Posted in Commentary, Drama Series

Remember–War of the Son: first impression

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Last impression counts more than first impression, so when it comes to dramas, it’s more important to have a good ending than a good start because while the former serves as the major deciding factor in how i’d rate the show, the latter determines whether or not i’d continue investing time in it. And while it’s rare for dramas of any genre to have a strong pilot episode or even a riveting first week, Remember: War of the Son easily captures my interest from the get go with a traumatic and brutal opening scene. That made me sit up right away it’s super relieving to know that was only a dream (or was it?). Eight minutes later, i was positively sold.

The opening scene and then the premise are pretty much a throwback to Miracle in Cell No. 7: the story of a father with mental disorder who is falsely accused of and charged with murder and his child who becomes an attorney to clear dad’s name through an appeal. The differences are 1) Dad, Seo Jae-hyuk (Jeon Kwang-ryul), is still alive in the present that it’s possible to have the family reunited and have a happy ending; 2) The son, Seo Jin-woo (Yoo Seung-ho), is gifted with an exceptional memory called Hyperthymesia although we’ve yet to see how this will be useful to his drive to exonerate Dad since he arrived late to the scene; and 3) The tone: Miracle is pretty lighthearted with some comedic bits at the outset before turning poignant at the end while Remember is straight-up somber and melo.

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After the compelling start, the story rewinds to four years ago when the incident took place. From past experiences, i expected Show to spend only one to two episodes in the past, long enough to give us the necessary backstory before jumping back to the present since the real fight shall begin now with Attorney Jin-woo on the defence. Yet by the end of the second episode, the court battle seems to have just begun… as well as started to get really interesting and intriguing, because we all have seen that Dad is still serving his term in the present, which means whatever attempts they made then were futile to acquit him — where’s the fun, tension, and surprise factor when the end result is already known?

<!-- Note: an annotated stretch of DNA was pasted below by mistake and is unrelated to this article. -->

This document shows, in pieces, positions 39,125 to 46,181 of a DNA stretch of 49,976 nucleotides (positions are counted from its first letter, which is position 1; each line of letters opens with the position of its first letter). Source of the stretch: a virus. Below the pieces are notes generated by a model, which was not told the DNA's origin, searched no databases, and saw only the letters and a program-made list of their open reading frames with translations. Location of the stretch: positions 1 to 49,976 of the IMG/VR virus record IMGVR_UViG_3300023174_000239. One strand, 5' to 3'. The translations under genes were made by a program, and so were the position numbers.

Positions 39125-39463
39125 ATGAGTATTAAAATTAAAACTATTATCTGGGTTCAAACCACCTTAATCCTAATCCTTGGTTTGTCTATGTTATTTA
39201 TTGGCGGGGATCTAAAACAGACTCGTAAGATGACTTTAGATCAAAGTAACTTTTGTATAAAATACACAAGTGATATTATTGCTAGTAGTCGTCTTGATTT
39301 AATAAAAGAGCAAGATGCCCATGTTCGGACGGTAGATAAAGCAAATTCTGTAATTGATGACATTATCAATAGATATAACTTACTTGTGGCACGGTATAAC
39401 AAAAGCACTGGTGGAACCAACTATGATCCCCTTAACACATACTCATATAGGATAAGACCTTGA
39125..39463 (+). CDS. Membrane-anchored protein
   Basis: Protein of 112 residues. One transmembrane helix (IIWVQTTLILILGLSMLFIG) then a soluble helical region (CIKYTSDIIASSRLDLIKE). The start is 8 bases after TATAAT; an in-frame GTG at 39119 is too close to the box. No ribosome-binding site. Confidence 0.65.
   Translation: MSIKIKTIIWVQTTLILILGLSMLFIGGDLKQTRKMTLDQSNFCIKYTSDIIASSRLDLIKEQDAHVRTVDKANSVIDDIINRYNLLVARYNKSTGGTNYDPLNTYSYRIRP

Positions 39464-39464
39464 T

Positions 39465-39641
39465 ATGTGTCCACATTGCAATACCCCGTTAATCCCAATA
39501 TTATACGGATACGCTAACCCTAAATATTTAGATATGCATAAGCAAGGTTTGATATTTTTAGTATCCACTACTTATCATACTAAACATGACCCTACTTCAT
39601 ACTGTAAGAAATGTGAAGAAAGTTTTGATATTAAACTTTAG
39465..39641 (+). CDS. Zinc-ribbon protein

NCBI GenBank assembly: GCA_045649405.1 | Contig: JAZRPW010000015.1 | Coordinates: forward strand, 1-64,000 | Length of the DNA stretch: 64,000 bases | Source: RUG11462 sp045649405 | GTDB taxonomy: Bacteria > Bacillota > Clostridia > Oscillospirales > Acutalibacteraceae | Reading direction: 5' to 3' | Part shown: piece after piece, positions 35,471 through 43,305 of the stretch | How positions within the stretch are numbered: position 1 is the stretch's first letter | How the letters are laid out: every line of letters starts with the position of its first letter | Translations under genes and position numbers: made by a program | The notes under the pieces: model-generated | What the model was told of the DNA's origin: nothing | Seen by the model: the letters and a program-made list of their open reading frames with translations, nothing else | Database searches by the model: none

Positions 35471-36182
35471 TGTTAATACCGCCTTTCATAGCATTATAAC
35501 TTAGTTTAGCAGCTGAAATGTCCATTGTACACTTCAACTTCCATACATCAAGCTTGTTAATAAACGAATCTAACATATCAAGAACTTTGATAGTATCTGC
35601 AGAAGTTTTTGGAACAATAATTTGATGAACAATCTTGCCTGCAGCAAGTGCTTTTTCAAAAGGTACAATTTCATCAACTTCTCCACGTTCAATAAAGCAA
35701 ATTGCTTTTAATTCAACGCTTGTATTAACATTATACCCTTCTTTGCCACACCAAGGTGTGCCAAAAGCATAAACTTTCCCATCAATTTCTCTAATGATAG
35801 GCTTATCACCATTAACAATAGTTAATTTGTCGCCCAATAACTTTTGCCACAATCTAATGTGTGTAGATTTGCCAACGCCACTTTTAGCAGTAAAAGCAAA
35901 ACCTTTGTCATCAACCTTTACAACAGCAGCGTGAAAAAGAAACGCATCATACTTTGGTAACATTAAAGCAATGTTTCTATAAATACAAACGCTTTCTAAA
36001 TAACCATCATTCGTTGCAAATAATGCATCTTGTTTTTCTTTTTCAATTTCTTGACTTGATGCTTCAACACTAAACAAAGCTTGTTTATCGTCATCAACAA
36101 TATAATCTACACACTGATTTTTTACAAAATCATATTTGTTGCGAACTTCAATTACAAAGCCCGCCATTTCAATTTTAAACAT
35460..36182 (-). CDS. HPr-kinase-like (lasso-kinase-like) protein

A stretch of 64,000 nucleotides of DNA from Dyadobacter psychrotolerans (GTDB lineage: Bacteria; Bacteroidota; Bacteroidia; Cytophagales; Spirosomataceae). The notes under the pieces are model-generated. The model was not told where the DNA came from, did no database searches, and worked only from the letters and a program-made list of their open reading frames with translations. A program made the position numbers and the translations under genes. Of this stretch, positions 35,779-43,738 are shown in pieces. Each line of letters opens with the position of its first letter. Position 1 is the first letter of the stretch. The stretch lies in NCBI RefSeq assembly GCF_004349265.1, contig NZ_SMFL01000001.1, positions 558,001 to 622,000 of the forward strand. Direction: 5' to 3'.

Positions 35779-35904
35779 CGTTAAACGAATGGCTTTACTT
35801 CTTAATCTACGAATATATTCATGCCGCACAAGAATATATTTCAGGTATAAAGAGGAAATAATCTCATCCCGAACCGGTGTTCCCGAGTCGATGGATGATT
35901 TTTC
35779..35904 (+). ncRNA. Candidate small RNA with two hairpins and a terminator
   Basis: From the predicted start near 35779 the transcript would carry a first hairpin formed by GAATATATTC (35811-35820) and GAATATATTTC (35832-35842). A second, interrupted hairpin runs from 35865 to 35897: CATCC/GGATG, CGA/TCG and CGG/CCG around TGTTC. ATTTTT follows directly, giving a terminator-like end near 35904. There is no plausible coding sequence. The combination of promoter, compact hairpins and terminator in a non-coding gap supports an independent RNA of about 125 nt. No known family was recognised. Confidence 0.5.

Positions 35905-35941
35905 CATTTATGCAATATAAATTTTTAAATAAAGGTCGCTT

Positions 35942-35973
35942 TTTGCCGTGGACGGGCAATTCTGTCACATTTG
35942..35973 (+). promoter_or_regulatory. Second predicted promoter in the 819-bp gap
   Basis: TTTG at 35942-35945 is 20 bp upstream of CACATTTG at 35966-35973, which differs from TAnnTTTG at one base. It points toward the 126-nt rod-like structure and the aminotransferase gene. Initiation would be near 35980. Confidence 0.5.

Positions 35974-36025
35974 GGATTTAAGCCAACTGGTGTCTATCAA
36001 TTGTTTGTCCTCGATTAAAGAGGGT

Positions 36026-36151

The result wouldn’t be that shocking given Dad’s helplessness and the public defender’s impotence during the trial (while i know the justice system depicted in dramas is overdramatized, though not entirely untrue, the case mishandling here is driving me bonkers!) yet Remember cuts episode 2 with a cliffhanger that the flamboyant lawyer with 100% success rate, Park Dong-ho (Park Sung-woong), agreeing to defend Dad, which should be quite a game changer. But then i’m reminded of Dad’s current status, which suggests that either something will happen to Dong-ho that he cannot fulfill his role to free Dad despite having seemingly acquired the smoking gun needed to win the case or this will be his first loss.

Either way, i’m looking forward to the development between Dong-ho and Jin-woo, and how the former will (hopefully) help the latter to toughen up and grow. Am i the only one anticipating Dong-ho to be Jin-woo’s benefactor or at the very least offers the kind of push and support to Jin-woo the way mob boss Suk Joo-il did to his younger self?

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That possible happening sounds way more promising than Yoo Seung-ho’s forthcoming loveline with Park Min-young to me. Character-wise, Lee In-ah doesn’t look or feel that much different from her parts in City Hunter or Healer: eager, spunky, not so bright, although she may be a great sidekick and the emotional support Jin-woo will need during the hard times, particularly when he starts losing his impeccable memory to Alzheimer’s as well. Speaking of which, i totally can’t believe everybody completely glosses over Dad’s worrying condition — nobody brings that up to attention, not even Jin-woo! — or the fact that Jin-woo found Dad at the scene before the latter passed out. If that Dad were the culprit, the incriminating evidence and murder tool would still be with him.

We have yet to learn the truth, but i’m sure of Dad’s innocence since all signs point to Nam Gyu-man (Nam Goong-min) as the culprit. And boy, is he loathsome. I abhor him the moment he appears on screen and am revolted by his extreme self-entitlement, snobbishness, and anger management issues. And the way his ‘friend’ asks if he’s responsible for the girl’s death speaks volumes about his disturbing personality and murderous tendency. I’m already looking forward to what kind of hell awaits him at the end. His being and the framing already make my blood boil so much it’s crazy.

To his defense, the villain together with the other key players is wonderfully acted. Coupled with the compelling plot, it’s gonna be an intensely emotional and insanely painful ride for the next…22 episodes (gasp! just realized it is a 24-episode series!), but i think i’m ready. Don’t make me take back my word, Show.

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I blog sometimes, gush ofttimes, snark all the time.

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